When the grantor—the person who set up the trust—becomes disabled or dies, the trust provisions kick in automatically, McLennon said. The trust will then become irrevocable. At that point, the trustee takes over the management of distributing assets or interest in whatever manner the trust documents specify.

Another option is an irrevocable trust. With this type of trust, assets are transferred outside your estate during your lifetime—often to take advantage of gift tax provisions and reduce inheritance taxes. McLennon stresses the importance of working with an experienced lawyer who can create the trust with as much flexibility as possible, since irrevocable trusts generally can’t be amended.

Other trusts can help families preserve wealth over generations. For example, a generation-skipping trust allows grandparents to give assets directly to grandchildren. This helps a family avoid being taxed twice: once when the children inherit the assets and again when the grandchildren do. These trusts often still allow children to redeem interest income earned from assets in the trust even though the assets belong to the grandchildren.

Such generational trusts can “help the family in perpetuity,” said McLennon. “Over the years, the family continues to benefit from the income, but the trust passes without estate taxes.”

3. Is a Trust Right for You?
It’s important to weigh the disadvantages of having a trust against the benefits.

One disadvantage is the upfront cost of setting up a trust. LegalZoom estimates that an average trust costs between $1,000 and $2,500 to create. These costs include attorney fees and the expense of retitling assets.

For a revocable trust, since you act as your own trustee, there will be no further costs beyond the upfront legal and retitling fees. Even if you decide to hire a trustee while you are still alive, “the cost of paying for a trustee is often not much more than you would be paying for an investment manager,” said McLennon. After you die, trust income can pay for the trustee.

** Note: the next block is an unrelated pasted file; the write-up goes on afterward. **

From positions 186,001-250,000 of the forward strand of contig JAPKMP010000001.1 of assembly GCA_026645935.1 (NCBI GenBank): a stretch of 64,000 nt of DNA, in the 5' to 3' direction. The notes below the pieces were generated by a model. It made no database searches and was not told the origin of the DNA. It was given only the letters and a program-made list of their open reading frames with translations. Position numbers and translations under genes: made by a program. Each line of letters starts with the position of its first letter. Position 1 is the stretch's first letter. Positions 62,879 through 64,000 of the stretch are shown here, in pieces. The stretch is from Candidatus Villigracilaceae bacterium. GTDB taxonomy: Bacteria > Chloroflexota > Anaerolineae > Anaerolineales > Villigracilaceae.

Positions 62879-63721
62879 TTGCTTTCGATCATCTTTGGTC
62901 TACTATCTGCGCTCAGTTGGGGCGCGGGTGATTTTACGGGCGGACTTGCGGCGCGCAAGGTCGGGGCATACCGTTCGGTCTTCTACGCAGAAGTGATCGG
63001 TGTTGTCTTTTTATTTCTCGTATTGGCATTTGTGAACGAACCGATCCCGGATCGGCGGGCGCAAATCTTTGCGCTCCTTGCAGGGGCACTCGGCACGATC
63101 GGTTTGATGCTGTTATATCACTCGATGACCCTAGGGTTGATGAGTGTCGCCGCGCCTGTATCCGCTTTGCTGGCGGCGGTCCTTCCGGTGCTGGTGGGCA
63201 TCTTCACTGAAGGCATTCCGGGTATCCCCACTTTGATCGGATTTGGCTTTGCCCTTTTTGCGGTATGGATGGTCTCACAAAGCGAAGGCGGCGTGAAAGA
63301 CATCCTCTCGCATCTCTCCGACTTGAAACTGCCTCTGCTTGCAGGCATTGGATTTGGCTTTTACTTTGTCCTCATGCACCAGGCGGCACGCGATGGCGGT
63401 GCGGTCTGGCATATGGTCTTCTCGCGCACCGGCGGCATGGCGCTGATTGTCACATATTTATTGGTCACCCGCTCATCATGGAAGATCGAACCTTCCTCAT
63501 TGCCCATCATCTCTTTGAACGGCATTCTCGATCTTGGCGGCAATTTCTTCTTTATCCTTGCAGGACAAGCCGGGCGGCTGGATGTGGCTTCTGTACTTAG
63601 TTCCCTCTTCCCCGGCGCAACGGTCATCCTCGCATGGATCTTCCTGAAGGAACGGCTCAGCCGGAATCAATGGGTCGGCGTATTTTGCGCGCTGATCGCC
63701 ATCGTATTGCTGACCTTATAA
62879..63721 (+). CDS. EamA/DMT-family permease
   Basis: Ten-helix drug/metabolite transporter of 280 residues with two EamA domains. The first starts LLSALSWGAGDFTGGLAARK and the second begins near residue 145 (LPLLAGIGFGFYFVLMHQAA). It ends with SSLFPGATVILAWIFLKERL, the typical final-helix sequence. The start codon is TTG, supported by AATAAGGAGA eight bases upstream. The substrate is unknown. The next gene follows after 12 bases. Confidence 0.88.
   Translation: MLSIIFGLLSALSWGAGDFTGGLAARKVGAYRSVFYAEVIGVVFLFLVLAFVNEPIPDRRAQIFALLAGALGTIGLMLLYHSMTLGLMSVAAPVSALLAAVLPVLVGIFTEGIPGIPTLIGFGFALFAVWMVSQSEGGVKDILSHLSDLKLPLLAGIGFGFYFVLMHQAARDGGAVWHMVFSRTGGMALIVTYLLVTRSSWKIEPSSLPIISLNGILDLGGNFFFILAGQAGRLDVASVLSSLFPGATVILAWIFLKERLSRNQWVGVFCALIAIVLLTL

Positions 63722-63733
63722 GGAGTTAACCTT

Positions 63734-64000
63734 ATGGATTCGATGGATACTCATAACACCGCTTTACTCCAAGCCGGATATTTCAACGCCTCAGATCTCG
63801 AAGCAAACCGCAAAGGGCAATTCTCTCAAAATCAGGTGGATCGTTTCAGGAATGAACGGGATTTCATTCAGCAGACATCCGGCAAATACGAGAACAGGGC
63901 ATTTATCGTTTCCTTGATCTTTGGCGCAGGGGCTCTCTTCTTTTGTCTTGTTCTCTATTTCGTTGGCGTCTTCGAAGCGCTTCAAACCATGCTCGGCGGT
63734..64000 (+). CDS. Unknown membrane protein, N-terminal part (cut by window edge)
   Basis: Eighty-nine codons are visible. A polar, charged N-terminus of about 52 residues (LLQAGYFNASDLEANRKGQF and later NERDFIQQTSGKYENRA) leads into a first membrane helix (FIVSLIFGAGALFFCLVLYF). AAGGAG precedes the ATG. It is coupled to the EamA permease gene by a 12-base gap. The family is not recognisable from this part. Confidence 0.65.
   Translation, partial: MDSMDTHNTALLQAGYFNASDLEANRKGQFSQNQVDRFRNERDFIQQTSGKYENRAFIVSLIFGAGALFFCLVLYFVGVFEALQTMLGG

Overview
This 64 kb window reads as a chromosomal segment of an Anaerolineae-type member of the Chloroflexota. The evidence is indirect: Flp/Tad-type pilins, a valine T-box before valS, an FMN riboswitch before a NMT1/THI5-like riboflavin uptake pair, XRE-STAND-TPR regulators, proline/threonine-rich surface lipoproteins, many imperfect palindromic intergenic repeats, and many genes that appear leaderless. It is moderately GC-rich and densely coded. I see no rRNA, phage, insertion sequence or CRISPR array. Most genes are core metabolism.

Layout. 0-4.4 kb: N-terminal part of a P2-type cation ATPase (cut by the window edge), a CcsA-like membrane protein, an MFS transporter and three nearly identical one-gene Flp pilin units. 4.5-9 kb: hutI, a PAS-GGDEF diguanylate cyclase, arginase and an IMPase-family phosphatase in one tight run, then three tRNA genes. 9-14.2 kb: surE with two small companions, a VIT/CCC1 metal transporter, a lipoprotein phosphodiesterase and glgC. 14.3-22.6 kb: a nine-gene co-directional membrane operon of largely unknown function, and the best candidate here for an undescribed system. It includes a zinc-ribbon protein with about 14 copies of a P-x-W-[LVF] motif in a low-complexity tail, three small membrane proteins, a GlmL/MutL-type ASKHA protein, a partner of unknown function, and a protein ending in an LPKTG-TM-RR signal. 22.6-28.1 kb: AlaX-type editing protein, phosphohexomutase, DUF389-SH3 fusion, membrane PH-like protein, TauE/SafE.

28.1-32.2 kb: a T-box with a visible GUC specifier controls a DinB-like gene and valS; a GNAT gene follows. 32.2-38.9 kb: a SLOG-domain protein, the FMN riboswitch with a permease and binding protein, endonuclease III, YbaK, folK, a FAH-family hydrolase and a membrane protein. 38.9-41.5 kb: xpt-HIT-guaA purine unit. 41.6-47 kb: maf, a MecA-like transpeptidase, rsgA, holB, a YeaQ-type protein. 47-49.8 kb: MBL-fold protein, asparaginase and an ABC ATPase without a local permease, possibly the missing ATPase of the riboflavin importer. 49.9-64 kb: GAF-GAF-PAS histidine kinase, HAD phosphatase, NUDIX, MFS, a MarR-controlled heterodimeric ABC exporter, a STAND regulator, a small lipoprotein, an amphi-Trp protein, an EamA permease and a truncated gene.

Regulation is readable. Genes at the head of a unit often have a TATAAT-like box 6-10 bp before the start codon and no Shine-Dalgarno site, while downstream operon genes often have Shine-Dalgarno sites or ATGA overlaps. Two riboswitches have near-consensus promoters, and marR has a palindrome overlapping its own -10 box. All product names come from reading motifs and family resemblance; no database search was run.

If you’re establishing a trust for minor children, your estate can pay to set up the trust after your death (if you have a life insurance policy, your insurance should cover these costs).

Another big drawback of irrevocable trusts is their inflexibility. It’s difficult to change them after you set them up, although McLennon said some states will now let you transfer assets between trusts.

Before you decide to set up a trust of any sort, consult with a specialized lawyer and accountant.

Worth the Effort
When setting up a trust, McLennon stresses the importance of taking the time to do it right. Bremmer, for one, said he’s glad he did. “I’m happy with my decision because, if I can spend hours planning a vacation, I probably should spend a few hours planning for the end of my life and the wealth I’ve accumulated that I want to pass on.”

Written by Amanda Reaume. Originally published as part of Northwestern MutualVoice on